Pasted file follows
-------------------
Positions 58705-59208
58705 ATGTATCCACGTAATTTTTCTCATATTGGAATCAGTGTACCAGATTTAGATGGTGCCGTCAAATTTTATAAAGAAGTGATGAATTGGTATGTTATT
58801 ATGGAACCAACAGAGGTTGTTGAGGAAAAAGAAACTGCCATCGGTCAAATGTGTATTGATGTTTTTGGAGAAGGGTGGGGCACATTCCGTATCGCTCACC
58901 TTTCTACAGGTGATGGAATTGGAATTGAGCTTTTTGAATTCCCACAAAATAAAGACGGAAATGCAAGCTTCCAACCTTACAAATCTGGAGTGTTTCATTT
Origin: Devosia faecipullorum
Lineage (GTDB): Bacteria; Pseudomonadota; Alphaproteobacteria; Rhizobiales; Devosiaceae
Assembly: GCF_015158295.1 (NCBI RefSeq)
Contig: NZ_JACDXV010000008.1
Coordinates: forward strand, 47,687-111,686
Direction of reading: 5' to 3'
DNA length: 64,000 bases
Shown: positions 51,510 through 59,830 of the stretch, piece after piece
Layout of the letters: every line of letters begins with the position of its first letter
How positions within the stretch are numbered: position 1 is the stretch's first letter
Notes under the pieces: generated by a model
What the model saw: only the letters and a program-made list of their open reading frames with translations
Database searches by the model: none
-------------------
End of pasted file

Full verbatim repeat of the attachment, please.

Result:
Positions 58705-59208
58705 ATGTATCCACGTAATTTTTCTCATATTGGAATCAGTGTACCAGATTTAGATGGTGCCGTCAAATTTTATAAAGAAGTGATGAATTGGTATGTTATT
58801 ATGGAACCAACAGAGGTTGTTGAGGAAAAAGAAACTGCCATCGGTCAAATGTGTATTGATGTTTTTGGAGAAGGGTGGGGCACATTCCGTATCGCTCACC
58901 TTTCTACAGGTGATGGAATTGGAATTGAGCTTTTTGAATTCCCACAAAATAAAGACGGAAATGCAAGCTTCCAACCTTACAAATCTGGAGTGTTTCATTT
Origin: Devosia faecipullorum
Lineage (GTDB): Bacteria; Pseudomonadota; Alphaproteobacteria; Rhizobiales; Devosiaceae
Assembly: GCF_015158295.1 (NCBI RefSeq)
Contig: NZ_JACDXV010000008.1
Coordinates: forward strand, 47,687-111,686
Direction of reading: 5' to 3'
DNA length: 64,000 bases
Shown: positions 51,510 through 59,830 of the stretch, piece after piece
Layout of the letters: every line of letters begins with the position of its first letter
How positions within the stretch are numbered: position 1 is the stretch's first letter
Notes under the pieces: generated by a model
What the model saw: only the letters and a program-made list of their open reading frames with translations
Database searches by the model: none